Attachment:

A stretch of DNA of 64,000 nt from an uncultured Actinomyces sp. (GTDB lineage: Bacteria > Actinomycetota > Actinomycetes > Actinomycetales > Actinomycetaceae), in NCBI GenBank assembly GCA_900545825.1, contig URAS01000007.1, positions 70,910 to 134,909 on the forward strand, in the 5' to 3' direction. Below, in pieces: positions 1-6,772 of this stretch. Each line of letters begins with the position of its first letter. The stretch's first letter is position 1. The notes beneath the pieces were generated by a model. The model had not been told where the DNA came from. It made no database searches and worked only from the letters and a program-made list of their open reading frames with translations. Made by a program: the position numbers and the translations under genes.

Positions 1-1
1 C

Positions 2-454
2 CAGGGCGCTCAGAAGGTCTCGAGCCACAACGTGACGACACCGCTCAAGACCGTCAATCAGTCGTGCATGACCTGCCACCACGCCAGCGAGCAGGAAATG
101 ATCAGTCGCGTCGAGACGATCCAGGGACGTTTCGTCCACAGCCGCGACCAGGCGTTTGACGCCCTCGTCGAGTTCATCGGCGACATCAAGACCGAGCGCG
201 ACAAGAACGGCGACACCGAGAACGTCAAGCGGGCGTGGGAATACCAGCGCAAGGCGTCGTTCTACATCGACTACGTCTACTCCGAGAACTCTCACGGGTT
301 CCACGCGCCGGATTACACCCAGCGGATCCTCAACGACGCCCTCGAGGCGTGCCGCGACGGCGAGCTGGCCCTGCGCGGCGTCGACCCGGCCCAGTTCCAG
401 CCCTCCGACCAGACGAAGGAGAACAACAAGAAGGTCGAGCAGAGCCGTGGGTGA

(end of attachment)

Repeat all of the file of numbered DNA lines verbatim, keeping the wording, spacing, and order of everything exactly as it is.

A stretch of DNA of 64,000 nt from an uncultured Actinomyces sp. (GTDB lineage: Bacteria > Actinomycetota > Actinomycetes > Actinomycetales > Actinomycetaceae), in NCBI GenBank assembly GCA_900545825.1, contig URAS01000007.1, positions 70,910 to 134,909 on the forward strand, in the 5' to 3' direction. Below, in pieces: positions 1-6,772 of this stretch. Each line of letters begins with the position of its first letter. The stretch's first letter is position 1. The notes beneath the pieces were generated by a model. The model had not been told where the DNA came from. It made no database searches and worked only from the letters and a program-made list of their open reading frames with translations. Made by a program: the position numbers and the translations under genes.

Positions 1-1
1 C

Positions 2-454
2 CAGGGCGCTCAGAAGGTCTCGAGCCACAACGTGACGACACCGCTCAAGACCGTCAATCAGTCGTGCATGACCTGCCACCACGCCAGCGAGCAGGAAATG
101 ATCAGTCGCGTCGAGACGATCCAGGGACGTTTCGTCCACAGCCGCGACCAGGCGTTTGACGCCCTCGTCGAGTTCATCGGCGACATCAAGACCGAGCGCG
201 ACAAGAACGGCGACACCGAGAACGTCAAGCGGGCGTGGGAATACCAGCGCAAGGCGTCGTTCTACATCGACTACGTCTACTCCGAGAACTCTCACGGGTT
301 CCACGCGCCGGATTACACCCAGCGGATCCTCAACGACGCCCTCGAGGCGTGCCGCGACGGCGAGCTGGCCCTGCGCGGCGTCGACCCGGCCCAGTTCCAG
401 CCCTCCGACCAGACGAAGGAGAACAACAAGAAGGTCGAGCAGAGCCGTGGGTGA